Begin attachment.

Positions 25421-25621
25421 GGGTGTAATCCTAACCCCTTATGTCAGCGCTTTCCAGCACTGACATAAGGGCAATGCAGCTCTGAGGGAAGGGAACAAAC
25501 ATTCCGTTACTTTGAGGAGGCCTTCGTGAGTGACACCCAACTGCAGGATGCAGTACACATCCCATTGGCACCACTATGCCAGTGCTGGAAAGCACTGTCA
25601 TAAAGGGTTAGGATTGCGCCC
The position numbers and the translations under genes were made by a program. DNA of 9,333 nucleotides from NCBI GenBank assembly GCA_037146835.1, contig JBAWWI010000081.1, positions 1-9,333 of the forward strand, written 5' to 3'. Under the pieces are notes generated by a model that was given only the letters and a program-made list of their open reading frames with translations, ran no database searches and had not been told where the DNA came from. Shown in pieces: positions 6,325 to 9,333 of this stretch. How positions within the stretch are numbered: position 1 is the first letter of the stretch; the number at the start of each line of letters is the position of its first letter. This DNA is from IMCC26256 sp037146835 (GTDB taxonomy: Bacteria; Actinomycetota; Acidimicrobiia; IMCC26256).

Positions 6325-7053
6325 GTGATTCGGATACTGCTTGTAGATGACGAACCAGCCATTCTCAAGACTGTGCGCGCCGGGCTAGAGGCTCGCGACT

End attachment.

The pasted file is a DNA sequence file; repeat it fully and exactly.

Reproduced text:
Positions 25421-25621
25421 GGGTGTAATCCTAACCCCTTATGTCAGCGCTTTCCAGCACTGACATAAGGGCAATGCAGCTCTGAGGGAAGGGAACAAAC
25501 ATTCCGTTACTTTGAGGAGGCCTTCGTGAGTGACACCCAACTGCAGGATGCAGTACACATCCCATTGGCACCACTATGCCAGTGCTGGAAAGCACTGTCA
25601 TAAAGGGTTAGGATTGCGCCC
The position numbers and the translations under genes were made by a program. DNA of 9,333 nucleotides from NCBI GenBank assembly GCA_037146835.1, contig JBAWWI010000081.1, positions 1-9,333 of the forward strand, written 5' to 3'. Under the pieces are notes generated by a model that was given only the letters and a program-made list of their open reading frames with translations, ran no database searches and had not been told where the DNA came from. Shown in pieces: positions 6,325 to 9,333 of this stretch. How positions within the stretch are numbered: position 1 is the first letter of the stretch; the number at the start of each line of letters is the position of its first letter. This DNA is from IMCC26256 sp037146835 (GTDB taxonomy: Bacteria; Actinomycetota; Acidimicrobiia; IMCC26256).

Positions 6325-7053
6325 GTGATTCGGATACTGCTTGTAGATGACGAACCAGCCATTCTCAAGACTGTGCGCGCCGGGCTAGAGGCTCGCGACT